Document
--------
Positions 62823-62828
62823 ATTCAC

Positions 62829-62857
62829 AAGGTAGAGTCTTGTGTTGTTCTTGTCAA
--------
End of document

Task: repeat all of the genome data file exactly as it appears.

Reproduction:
Positions 62823-62828
62823 ATTCAC

Positions 62829-62857
62829 AAGGTAGAGTCTTGTGTTGTTCTTGTCAA